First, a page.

Saturday, December 9, 2017

Leinster (Still) Says No

Will Brexit lead to a United Ireland? There has certainly been lots of speculation about such a prospect, though mostly south of the border. My company's poll for RTE Claire Byrne Live shows that more people in the Republic of Ireland want a United Ireland than don't - though not quite a majority.

More problematic - for those saying yes - isn't that Ulster says no so much as Leinster says no.  Just as it did when I first wrote about the 'Leinster Problem' back in 2010.  Not a lot has changed: the people of Dublin remain among the most hostile to the idea of a United Ireland, while those closer to the border are more positive.

Of course, the question 'do you want a United Ireland?' is a bit simplistic.  A more pertinent question might be 'are you willing to pay considerably higher taxes for a United Ireland?' (enough to fill the €11.5 billion gap should the British cut the north loose). That probably reflects some of Dublin's antipathy to the idea (after all, Dublin generates nearly half the Gross Value Added of the whole of Ireland, and pays a higher share of taxes): so Dublin would foot most of the bill for United Ireland as well.

Though it's not (just) about taxes: it's also about identity.  And let's be honest, most people in the Republic of Ireland don't identify with most people in Northern Ireland. The two parts of the island have grown apart, economically, politically, culturally and demographically in the past 100 years. The Republic of Ireland now exports more to Japan than to Northern Ireland, and twice as much to China as to the north.

But I'm not talking North/South Korean differences but a deeper, values-based set of differences. Something closer to David Goodhart's distinction between the Somewheres and the Anywheres.  Northern Ireland is still a place where place, history and flags still matter a great deal: making them a population of Somewheres (even though a majority voted against Brexit!)  The Republic of Ireland is increasingly a place of Anywheres: cosmopolitan in outlook, shaped by an open, globalised economy,  and by patterns of trade and migration.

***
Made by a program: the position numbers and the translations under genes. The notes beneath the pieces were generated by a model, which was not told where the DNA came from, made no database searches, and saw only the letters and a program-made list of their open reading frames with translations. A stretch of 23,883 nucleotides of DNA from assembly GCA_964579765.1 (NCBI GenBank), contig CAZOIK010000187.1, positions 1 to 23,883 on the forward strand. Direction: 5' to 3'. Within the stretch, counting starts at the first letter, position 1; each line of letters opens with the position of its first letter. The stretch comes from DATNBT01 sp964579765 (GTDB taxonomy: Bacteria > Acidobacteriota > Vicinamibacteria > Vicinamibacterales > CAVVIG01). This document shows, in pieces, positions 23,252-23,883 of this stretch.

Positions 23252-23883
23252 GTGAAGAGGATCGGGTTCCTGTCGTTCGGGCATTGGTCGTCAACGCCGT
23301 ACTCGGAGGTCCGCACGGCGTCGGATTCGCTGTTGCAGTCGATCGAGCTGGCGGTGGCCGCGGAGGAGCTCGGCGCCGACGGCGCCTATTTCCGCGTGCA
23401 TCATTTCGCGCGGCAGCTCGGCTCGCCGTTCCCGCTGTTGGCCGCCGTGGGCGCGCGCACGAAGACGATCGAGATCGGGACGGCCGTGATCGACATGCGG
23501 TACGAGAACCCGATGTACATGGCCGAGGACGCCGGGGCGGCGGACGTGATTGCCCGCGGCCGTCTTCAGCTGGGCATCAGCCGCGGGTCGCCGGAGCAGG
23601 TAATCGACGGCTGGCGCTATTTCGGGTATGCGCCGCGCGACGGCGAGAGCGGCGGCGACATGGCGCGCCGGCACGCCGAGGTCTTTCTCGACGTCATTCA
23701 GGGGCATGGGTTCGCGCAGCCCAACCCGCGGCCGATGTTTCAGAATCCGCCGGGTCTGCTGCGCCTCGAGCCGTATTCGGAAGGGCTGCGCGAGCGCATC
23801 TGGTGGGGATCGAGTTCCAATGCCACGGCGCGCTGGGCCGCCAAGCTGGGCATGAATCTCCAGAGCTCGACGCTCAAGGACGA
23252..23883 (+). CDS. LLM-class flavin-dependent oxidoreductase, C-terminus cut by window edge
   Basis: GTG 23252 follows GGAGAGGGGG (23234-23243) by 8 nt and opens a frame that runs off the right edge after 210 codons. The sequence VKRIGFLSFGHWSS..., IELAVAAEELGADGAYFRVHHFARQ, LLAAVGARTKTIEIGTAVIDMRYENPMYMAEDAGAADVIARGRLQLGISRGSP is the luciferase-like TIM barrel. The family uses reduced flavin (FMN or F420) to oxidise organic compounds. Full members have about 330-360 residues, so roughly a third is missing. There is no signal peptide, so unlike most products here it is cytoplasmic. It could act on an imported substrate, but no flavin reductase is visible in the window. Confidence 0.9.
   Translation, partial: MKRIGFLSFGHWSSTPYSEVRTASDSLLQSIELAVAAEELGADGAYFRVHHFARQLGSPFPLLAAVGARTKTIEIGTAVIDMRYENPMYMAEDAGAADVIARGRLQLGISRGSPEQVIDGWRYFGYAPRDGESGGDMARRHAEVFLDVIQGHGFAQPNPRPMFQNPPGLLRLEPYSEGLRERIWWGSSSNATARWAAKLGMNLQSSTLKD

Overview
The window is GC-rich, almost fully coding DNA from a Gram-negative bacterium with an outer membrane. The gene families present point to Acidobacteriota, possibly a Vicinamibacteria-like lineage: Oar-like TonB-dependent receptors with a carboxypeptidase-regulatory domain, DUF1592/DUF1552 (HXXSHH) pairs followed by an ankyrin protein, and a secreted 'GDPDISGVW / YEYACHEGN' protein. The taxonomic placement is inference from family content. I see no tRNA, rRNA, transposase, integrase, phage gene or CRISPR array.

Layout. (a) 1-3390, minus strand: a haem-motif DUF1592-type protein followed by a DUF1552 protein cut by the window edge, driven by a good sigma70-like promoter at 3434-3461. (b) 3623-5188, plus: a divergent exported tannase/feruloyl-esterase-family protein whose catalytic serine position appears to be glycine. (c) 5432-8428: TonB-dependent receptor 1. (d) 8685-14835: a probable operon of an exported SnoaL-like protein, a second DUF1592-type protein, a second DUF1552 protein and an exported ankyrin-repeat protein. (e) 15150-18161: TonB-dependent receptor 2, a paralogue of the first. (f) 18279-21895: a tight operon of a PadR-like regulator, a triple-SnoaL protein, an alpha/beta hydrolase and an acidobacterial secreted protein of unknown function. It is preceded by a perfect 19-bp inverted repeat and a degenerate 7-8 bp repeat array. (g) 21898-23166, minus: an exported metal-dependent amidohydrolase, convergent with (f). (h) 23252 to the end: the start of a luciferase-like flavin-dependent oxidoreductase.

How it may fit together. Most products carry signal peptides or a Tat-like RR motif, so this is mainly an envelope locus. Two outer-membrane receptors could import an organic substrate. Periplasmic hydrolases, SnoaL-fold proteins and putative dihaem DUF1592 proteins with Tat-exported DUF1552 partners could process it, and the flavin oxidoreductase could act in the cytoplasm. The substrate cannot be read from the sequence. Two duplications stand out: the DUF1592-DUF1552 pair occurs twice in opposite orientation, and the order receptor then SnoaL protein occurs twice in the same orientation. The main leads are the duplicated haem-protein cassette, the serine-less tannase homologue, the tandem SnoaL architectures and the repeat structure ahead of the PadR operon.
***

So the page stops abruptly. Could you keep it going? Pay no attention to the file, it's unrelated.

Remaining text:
Uniting such divergent cultural forces is a challenge for the UK right now in Goodhart's analysis, and it will certainly be one for Ireland if/when the two parts of the island come together. As someone who travels to and through Northern Ireland quite regularly, I certainly hope this week's events will mean that we keep a border that is - for all practical purposes - invisible. But the impractical distinctions of values and culture will continue to keep north and south apart for a very long time to come.




Friday, December 1, 2017

Muslim Scenarios

The latest report on Europe from the Pew Research Center takes a fascinating look at scenarios for Muslim population numbers in Europe in 2050. Their distinction between migrants and refugees - and the different profiles and patterns that go with it - is a valuable addition to the migration debate. I've blogged about Pew's religious research and forecasts before, and generally I find their analyses to be both reasonable and fair.